India is the ‘world’s largest democracy’ but in the past decade has seen a slide into a nationalist authoritarian system. While elections and formal procedural democracy takes 6 months, involving 600 million voters, and costing upwards of $3 billion, has substantive democracy and inclusion been achieved? Severe repression is the hallmark of the current elections and most democratic institutions (media etc). Above all, it has seen a slide into authoritarianism, and over the past decade, various caste, class, and religious minority group exclusions from public life, with women and small-scale farmers languishing on the margins of the ‘democratic’ society and economy.

South Africa: South Africa’s 2024 election is fast descending into a democratic circus, with a mushrooming of political parties in this jamboree. Concerning factors are the power of billionaires, corporates and powerful ‘old money’ families backing both establishment and new parties as the nation descends into a corporatised democracy, US-style. Moreover, with the mushrooming of parties, even the Alphabet cannot accommodate them. The majority of citizens cannot even distinguish the policy manifestos of the various parties and what they actually mean. The democratic circus goes on.

Democratic dividend has not led to Development dividend

At the end of the Cold war in the early 1990s it was Francis Fukuyama’s premature ‘End of History’ narrative that gave the US and Western world a liberal false sense of triumphalism. Hence democracy was the official programme, and neo-liberalism become the unofficial economic policy and ideology of the Western world as they reshaped global institutions – the World Trade Organisation, IMF and World Bank.

While exporting democracy, the US empire has also led many invasions and wars in much of the Middle East, Afghanistan et al, and drained its own resources, deepening inequalities in the US and at the same time destroying the nations it had invaded in the name of democracy, ironically leaving them more authoritarian than before.

Although the democracy marketplace is mushrooming, the Democratic dividend has not led to the all-important Development dividend. In Europe, UK’s Brexit and the rise of populism has fuelled and created a deepening crisis on the democratic orders. The global financial crisis of 2008 was a turning point. The ubiquitous social media chaos and mass polarisation-extremism of the public sphere and society has let the ‘genie out of the bottle’ during elections, and user content and AI [Artificial Intelligence] wreak havoc, with regulators unable to tame big tech social media behemoths.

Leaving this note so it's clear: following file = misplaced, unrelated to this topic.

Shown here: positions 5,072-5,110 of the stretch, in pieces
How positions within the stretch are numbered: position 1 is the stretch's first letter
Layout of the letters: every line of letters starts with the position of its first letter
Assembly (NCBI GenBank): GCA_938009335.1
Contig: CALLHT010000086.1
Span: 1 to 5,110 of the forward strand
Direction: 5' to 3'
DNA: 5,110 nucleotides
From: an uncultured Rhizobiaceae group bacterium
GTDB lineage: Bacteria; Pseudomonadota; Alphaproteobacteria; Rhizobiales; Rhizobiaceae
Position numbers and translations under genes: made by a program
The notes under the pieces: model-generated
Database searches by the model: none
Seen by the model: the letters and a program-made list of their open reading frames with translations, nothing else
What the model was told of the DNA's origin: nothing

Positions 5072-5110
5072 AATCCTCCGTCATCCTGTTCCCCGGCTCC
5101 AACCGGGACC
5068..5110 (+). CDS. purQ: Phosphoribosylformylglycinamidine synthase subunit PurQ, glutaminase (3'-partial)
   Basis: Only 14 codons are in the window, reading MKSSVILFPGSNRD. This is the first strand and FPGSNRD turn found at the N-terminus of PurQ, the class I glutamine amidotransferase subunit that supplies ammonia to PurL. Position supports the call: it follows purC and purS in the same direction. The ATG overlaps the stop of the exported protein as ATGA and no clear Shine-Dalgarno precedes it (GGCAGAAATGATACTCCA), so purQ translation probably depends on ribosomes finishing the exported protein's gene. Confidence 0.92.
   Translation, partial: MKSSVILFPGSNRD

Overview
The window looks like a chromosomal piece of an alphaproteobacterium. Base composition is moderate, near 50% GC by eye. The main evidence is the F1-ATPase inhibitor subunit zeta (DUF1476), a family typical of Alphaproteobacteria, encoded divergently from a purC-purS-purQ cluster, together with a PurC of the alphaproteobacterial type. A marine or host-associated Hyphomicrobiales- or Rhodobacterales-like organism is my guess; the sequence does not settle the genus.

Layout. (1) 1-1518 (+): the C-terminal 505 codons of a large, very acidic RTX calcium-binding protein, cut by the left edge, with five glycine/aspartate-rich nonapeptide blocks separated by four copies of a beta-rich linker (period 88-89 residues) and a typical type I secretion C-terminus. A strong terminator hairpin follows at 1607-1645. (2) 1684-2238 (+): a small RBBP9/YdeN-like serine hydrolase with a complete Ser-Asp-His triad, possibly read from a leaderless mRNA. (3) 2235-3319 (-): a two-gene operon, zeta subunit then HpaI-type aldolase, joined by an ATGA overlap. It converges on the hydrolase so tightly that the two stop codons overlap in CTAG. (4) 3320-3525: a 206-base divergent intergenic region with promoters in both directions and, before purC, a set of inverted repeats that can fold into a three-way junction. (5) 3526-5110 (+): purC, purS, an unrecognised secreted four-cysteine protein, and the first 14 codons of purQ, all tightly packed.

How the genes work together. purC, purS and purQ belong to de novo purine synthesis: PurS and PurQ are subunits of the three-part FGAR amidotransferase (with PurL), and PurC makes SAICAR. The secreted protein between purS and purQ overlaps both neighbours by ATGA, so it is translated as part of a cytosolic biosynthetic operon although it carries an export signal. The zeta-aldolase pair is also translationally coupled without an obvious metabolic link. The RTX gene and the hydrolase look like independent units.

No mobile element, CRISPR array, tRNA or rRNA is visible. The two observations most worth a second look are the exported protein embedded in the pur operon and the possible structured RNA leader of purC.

These multitudes of ‘imperfect storms’ have witnessed a deepening chaos and divisions of societies and an existential crisis of US-style democracy as another Trump election seems probable in 2024.

Rise of China, BRICS and the new Multipolar order

In all of the chaos and polarising democracy and neoliberalism in North and much of the Global South, the quiet rise and rise of China has been the noteworthy successes of our era.

From a manufacturing powerhouse in the 1980s and 1990s it has, in a post-Covid world now scaled in economic development, and its new technology prowess is matching and even exceeding the US and Europe in AI, Autos, 5G, and the new Electric Vehicle EV Green industries of the future.

China is not a formal democracy and doesn’t claim to be one. Yet under the stewardship of the CCP, the government has deftly managed the state and society to deliver 500 million out of poverty and a middle class of a few hundred million.

Its Belt and Road initiative BRI invests in real development, and with BRICS+ partners and numerous programmes, translates into real economic development for swathes of the Global South. In just few decades it is now on the cusp of world superpower status, a feat unmatched in millennia.

A remarkable achievement – one without the noise, chaos and ‘Discontents of Democracy’.

Ashraf Patel is senior research associate at the Institute for Global Dialogue (IGD)